Also note that the very latest draft is here
http://www.w3.org/WAI/GL/WCAG20/WD-WCAG20-20080310/#visual-audio-contrast-visual-presentation

--
Patrick H. Lauke
______________________________________________________________
re·dux (adj.): brought back; returned. used postpositively
[latin : re-, re- + dux, leader; see duke.]
www.splintered.co.uk | www.photographia.co.uk
http://redux.deviantart.com
______________________________________________________________
Co-lead, Web Standards Project (WaSP) Accessibility Task Force
http://webstandards.org/
______________________________________________________________
_______________________________________________
To manage your subscription, visit http://list.webaim.org/
Address list messages to = EMAIL ADDRESS REMOVED =

From: Karl Groves
Date: Fri, Apr 18 2008 12:50PM
Subject: Re: line length and myth of the fold
Previous message | Next message

As mentioned in the post below, here's just a handful more resources on
line-length and usability:

http://psychology.wichita.edu/surl/usabilitynews/42/text_length.htm
http://www.webusability.com/article_line_length_12_2002.htm
http://www.usability.gov/pubs/082006news.html
http://www.ischool.utexas.edu/~adillon/Journals/bitpaper_files/Display%20siz
e.htm
http://www.cjlt.ca/content/vol28.1/mcmullin_etal.html



> -----Original Message-----
> From: = EMAIL ADDRESS REMOVED = [mailto:webaim-forum-
> = EMAIL ADDRESS REMOVED = ] On Behalf Of Karl Groves
> Sent: Friday, April 18, 2008 9:01 AM
> To: 'WebAIM Discussion List'
> Subject: Re: [WebAIM] line length and myth of the fold
>
>
> > -----Original Message-----
> > From: = EMAIL ADDRESS REMOVED = [mailto:webaim-forum-
> > = EMAIL ADDRESS REMOVED = ] On Behalf Of Christophe Strobbe
> > Sent: Friday, April 18, 2008 8:34 AM
> > To: WebAIM Discussion List
> > Subject: [WebAIM] line length and myth of the fold
> >
> > Hi Karl,
> >
> > At 13:51 18/04/2008, Karl Groves wrote:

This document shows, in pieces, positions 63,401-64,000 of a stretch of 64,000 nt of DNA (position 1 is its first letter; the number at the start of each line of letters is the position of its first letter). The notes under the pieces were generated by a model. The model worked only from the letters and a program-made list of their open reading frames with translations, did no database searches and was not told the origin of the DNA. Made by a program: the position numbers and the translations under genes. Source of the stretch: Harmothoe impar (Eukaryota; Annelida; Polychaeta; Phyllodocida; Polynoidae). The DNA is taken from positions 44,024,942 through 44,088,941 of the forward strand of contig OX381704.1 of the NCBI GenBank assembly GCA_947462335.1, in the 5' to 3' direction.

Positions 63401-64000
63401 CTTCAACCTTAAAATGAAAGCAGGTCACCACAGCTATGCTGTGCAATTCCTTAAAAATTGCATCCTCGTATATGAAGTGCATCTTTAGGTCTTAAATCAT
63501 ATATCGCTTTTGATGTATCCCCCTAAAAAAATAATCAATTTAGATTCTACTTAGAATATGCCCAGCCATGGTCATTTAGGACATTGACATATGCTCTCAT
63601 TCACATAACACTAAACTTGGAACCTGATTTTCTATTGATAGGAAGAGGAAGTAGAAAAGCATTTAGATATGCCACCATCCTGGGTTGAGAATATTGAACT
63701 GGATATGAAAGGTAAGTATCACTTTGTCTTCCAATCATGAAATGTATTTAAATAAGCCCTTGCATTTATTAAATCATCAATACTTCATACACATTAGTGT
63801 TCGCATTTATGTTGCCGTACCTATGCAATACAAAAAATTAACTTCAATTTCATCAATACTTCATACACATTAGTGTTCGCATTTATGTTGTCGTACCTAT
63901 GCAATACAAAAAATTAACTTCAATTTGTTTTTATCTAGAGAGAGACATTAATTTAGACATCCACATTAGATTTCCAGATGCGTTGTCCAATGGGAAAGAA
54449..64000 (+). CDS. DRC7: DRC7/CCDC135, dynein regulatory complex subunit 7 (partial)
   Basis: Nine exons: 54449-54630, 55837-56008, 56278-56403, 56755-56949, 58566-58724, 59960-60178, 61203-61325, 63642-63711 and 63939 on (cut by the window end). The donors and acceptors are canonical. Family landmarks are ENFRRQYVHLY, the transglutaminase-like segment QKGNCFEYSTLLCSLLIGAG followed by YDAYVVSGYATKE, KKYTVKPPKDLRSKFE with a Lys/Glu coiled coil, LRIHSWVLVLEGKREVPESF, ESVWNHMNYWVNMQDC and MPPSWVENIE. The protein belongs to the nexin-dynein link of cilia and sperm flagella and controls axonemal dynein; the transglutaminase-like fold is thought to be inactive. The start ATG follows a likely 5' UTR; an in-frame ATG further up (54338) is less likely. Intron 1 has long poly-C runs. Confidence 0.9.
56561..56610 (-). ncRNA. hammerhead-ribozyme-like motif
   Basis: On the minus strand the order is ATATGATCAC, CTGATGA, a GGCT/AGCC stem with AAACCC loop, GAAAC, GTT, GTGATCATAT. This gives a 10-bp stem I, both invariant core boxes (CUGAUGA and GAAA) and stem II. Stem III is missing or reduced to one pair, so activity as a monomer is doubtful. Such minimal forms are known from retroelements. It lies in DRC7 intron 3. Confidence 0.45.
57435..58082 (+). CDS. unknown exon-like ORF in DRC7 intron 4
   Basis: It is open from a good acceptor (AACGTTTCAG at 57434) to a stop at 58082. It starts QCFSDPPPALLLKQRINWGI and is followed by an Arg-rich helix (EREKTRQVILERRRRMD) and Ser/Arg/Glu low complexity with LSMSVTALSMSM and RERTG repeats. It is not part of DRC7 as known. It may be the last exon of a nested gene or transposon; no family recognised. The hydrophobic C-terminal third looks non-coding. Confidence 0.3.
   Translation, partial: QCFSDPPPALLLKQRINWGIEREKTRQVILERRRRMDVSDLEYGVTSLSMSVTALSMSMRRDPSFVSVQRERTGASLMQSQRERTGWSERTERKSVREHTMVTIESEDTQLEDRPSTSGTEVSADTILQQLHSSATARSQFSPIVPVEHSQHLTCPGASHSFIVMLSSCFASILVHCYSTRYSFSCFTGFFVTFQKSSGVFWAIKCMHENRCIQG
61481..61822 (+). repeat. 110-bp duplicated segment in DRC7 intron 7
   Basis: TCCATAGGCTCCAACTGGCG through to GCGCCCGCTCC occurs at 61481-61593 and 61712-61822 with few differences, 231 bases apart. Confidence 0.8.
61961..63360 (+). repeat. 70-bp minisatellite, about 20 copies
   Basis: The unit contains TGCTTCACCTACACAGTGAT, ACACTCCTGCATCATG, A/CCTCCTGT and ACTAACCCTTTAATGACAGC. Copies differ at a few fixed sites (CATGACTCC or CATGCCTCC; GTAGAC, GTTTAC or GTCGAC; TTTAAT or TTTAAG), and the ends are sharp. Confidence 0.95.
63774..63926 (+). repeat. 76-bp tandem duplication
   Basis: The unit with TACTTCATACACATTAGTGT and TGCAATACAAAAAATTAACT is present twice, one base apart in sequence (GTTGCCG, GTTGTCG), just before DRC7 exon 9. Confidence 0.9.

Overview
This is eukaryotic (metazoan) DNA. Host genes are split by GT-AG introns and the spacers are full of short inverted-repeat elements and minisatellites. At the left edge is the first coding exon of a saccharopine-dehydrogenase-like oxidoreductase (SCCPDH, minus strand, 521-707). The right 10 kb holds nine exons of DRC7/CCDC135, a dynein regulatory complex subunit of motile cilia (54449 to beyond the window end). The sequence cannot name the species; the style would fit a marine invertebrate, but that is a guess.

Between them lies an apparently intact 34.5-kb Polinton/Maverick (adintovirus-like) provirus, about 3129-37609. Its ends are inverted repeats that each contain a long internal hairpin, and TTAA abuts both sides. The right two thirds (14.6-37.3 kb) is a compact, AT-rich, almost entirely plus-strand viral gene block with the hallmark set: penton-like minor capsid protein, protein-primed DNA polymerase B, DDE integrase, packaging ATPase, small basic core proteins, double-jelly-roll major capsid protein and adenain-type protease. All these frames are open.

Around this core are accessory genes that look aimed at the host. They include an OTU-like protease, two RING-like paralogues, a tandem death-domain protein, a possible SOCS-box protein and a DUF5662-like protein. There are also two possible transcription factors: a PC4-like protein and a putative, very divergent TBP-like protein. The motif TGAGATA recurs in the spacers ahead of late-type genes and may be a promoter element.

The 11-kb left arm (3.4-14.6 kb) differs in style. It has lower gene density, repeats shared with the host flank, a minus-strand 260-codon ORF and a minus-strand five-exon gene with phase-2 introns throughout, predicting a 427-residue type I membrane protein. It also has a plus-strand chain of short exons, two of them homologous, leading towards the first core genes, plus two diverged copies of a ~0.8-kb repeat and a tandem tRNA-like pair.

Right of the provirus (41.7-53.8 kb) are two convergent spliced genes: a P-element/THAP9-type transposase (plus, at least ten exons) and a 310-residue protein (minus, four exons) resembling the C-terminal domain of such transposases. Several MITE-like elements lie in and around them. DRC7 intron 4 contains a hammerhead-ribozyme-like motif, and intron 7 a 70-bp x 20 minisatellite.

> > > > I think something like the Jello Mold approach
> > > > (...) is better - the page width (...)
> > > > has both minimum and maximum widths to accommodate
> > > > readability (not so narrow that things break and not so wide that
> > it's
> > > > difficult to read long lines of text).
> > > >
> > >
> > >Not to totally derail this thread, but I'd like to point out that
> the
> > belief
> > >that long lines of text is bad is rather unfounded. I've read a
> > number of
> > >usability studies which have come to the conclusion that reading
> > performance
> > >(speed and accuracy) does not differ significantly between line
> > lengths[1].
> > >Some studies indicate there is a preference difference but I'm not
> > convinced
> > >that's significant enough evidence to avoid long lines of text
> because
> > by
> > >shortening lines of text you also run into issues with content being
> > pushed
> > >below the fold. In my experience observing users in the lab, having
> > >important content placed below the fold is far more likely to cause
> > >information to go unnoticed by users.
> >
> > I'd be very interested in the other studies you know, since line
> > length is now in WCAG 2.0 (SC 1.4.8:
> > <http://www.w3.org/TR/2007/WD-UNDERSTANDING-WCAG20-
> > 20071211/complete.html#visual-audio-contrast-visual-presentation>).
>
> I'll be sure to post them in the next day or so. I certainly wonder
> where
> they came up with 80 characters and who did so.
>
>
> >
> > With regard to content above or below the fold, I thought that there
> > was research debunking this myth. See for example the article at
> > <http://www.boxesandarrows.com/view/blasting-the-myth-of>;.
> >
>
> The issue is primarily in the idea that people may not know there is
> content
> below the fold, primarily when the page "looks done" - in other words
> when
> the design of the page gives the impression that everything is above
> the
> fold. I once sat in on a study with a major government website where
> users
> needed to interact with an interface that was designed in such a way
> that
> gave the impression that everything they needed to work with was
> already
> there. Almost every participant missed that important stuff was below
> the